“For the fashion of this world passed away”

Paul of Tarsus, I Corinthians, 31

An image the color of dreams.

An image in black and white.

And then something that floats in the air and yet has weight. A shape which constantly gives itself the slip, a shape which is already something else before it becomes what it would have been.

A cloud.

A cloud in the immensity of blue turned grey, caught up in the cogs of the invisible mechanisms of the Universe. Its density, its mass and its contours change with the winds that blow high in the sky, which we never notice until it is too late. Those winds heave it around, gnaw at it, hound it, race ahead of it, enclose it, and badger it without respite, to the point of exhaustion.

Paul Alexandre´s photographs, timeless snapshots, are like this cloud.

They do not tell us what happened, but rather what was happening in a present that was both repeated and deferred. Nor do they crystallize a fraction of a second, as other photographs do, but a segment of time, the kinematic time of its own coming into being.

For if, as Victor Hugo wrote, "form is substance that has risen to the surface", the time contained within the instantaneous image is the time of this rising-up from the depths to the surface of what is visible.

Each of these photographs reinvents a form of time through a subtle play of tensions and release. It is no longer astronomical time, or a form of perpetual motion without landmarks, but a kind of parallel, intermediate time, desynchronized, torn away from any original, linear continuity, with no reconciliation possible. It is a form of the present, a rotating present that turns on itself with increasing velocity until it totally disappears. It collapses into itself from inside. It is now no more than a black hole, a void into which reality escapes and in which the imagination is engulfed.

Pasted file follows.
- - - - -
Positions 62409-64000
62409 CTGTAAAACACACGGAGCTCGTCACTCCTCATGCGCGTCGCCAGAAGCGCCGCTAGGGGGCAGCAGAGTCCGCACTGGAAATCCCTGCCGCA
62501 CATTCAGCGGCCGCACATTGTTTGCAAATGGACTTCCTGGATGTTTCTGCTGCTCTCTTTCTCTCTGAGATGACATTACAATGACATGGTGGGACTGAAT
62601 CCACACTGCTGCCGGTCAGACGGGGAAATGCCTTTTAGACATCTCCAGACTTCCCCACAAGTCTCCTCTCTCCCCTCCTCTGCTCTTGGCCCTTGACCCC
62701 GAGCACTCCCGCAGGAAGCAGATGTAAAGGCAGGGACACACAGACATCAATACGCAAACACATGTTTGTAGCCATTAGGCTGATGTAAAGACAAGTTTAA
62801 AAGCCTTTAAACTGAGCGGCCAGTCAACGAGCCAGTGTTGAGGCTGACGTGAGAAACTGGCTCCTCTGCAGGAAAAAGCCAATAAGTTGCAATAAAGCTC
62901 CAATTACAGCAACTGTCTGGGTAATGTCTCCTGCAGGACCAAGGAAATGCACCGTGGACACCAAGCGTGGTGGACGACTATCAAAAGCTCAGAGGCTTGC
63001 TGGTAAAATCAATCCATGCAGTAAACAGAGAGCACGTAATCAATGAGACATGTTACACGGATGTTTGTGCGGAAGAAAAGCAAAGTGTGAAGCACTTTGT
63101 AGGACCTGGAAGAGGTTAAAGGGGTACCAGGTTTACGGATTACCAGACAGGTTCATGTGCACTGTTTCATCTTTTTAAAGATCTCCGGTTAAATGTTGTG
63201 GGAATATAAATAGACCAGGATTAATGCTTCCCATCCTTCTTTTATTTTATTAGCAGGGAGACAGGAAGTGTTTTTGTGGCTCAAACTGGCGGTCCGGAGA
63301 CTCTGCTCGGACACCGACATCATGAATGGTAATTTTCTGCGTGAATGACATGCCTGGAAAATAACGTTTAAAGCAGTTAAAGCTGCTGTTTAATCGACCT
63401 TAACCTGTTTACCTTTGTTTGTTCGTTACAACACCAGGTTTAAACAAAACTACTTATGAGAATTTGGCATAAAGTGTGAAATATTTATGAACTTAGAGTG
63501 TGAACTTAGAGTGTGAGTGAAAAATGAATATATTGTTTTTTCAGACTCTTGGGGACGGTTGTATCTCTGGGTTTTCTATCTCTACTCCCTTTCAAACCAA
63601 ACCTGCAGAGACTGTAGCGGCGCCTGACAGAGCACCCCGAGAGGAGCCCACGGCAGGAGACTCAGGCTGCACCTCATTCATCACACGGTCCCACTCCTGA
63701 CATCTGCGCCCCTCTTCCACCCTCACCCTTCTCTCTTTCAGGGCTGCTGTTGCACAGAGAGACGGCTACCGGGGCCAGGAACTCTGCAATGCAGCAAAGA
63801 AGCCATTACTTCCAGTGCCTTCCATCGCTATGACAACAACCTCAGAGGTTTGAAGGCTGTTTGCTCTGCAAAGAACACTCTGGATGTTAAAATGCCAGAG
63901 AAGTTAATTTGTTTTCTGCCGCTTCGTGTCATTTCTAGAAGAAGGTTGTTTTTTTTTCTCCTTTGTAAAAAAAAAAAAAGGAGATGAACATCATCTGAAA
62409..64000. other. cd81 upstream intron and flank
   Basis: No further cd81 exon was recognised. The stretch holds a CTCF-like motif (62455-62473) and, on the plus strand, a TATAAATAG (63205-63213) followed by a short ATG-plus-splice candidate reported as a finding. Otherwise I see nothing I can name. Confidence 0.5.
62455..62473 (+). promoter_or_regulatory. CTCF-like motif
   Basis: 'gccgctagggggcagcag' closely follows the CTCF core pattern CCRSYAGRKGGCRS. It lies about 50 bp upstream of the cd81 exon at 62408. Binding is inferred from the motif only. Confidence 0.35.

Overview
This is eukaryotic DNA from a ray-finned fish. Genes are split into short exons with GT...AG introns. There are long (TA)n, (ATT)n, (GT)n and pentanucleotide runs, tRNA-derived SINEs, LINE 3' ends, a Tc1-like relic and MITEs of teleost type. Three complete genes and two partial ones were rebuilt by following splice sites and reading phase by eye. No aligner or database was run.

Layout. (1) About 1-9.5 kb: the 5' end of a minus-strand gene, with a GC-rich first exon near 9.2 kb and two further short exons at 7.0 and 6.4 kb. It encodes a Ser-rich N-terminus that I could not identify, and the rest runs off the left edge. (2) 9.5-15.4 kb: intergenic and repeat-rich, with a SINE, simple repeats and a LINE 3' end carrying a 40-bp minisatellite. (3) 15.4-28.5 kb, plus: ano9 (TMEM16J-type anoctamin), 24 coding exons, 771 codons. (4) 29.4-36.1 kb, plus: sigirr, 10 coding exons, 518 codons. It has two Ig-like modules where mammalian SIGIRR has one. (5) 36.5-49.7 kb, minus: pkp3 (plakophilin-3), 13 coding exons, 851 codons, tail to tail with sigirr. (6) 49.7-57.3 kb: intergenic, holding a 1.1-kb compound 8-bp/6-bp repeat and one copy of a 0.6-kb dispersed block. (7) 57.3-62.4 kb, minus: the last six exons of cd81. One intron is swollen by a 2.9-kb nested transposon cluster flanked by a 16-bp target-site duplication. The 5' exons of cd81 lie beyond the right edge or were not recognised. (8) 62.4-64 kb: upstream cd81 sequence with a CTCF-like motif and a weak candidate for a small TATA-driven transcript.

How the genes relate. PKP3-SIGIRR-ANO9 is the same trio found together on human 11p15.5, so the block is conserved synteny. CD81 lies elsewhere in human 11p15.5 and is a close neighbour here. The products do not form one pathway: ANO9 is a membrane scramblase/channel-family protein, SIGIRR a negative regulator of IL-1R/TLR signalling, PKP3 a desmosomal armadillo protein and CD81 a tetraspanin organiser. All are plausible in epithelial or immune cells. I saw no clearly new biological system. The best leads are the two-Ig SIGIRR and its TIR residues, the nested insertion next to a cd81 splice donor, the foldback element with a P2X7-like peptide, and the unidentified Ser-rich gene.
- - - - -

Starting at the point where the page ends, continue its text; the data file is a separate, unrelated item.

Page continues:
This is the place of lost awareness, of loss of consciousness.

An absence, a kind of reverie, like when we listen “not entirely to what (is) being said, but to the murmur or current behind it.” (1)

A corridor that takes us back into the space of in-fans (2), that world before the world, that world of the non-verbal, of the absence of speech. Childhood and its silence, where the unseen moments of lost time remain.

In his images, Paul Alexandre refracts the world’s shadow, its deceptive appearance, its fleeting presence always about to melt into thin air and leave not a rack behind, to disappear into the depths of the no longer visible, "the banal, the everyday, the obvious, the background noise, the habitual" (3). 

It is at this precise place that reality escapes from the exasperating opacity of the world, stares at itself, while the photographic image becomes the mask of the visible on the invisible, as if its appearance had been corrected by transparency, as if, by a skillful trick, these luminous emissions were restoring something that no longer exists on the other side of the world.

But, "on the other side of the world”, Céline Walter promises us, “we will recover.”

Her tenuous, delicately weighted words float in the weightlessness of this book.

They are scattered through the pages without signposts or compass. And they sit there, facing the images in a secret understanding with time – neither saying too much nor giving anything away –, seeming to follow an inner voice. As if the images were lock gates that have released the streams of the subconscious. And Celine Walter there to establish understanding; the image and the word connected by an invisible thread, rising and falling, the transmitter at one end, the receiver at the other, weaving together the modulations of their secret harmony.

The breath of the human soul on a child´s lips.

Anne Morin


(1) Virginia Woolf, A Room of One’s Own, 1929

(2) Infancy (from Latin infans, “unable to speak”)

(3) Georges Pérec, L’infra-ordinaire, 1989


> CuratorAnne Morin
> Number of works63 Polaroids
> Size of works8,8 x 10,7cm
> ConditionsFramed in white wooden frames of 22x26cm
> Transport1 wooden frame 86x70x60 cm
From Madrid
> AvailabilityFrom October 2020
> Rental ConditionsThe borrower will be in charge of:
-The Transport From and to Madrid
-The insurance nail to nail
-Flight and Journey for the curator of the show from Madrid



  • Title: Paul Alexandre. Slowness
  • Version: French / English
  • Format: 21,5 x 26,5cm
  • Number of pages: 112
  • Publisher: diChroma photography


  • Campredon Centre d´Art - Isle sur la Sorgue, France
    July 7 - October 7 2018

  • Pabellón de Mixtos de la Ciudadela de Pamplona - Pamplona, Spain
    November 30, 2019 - January 19, 2020

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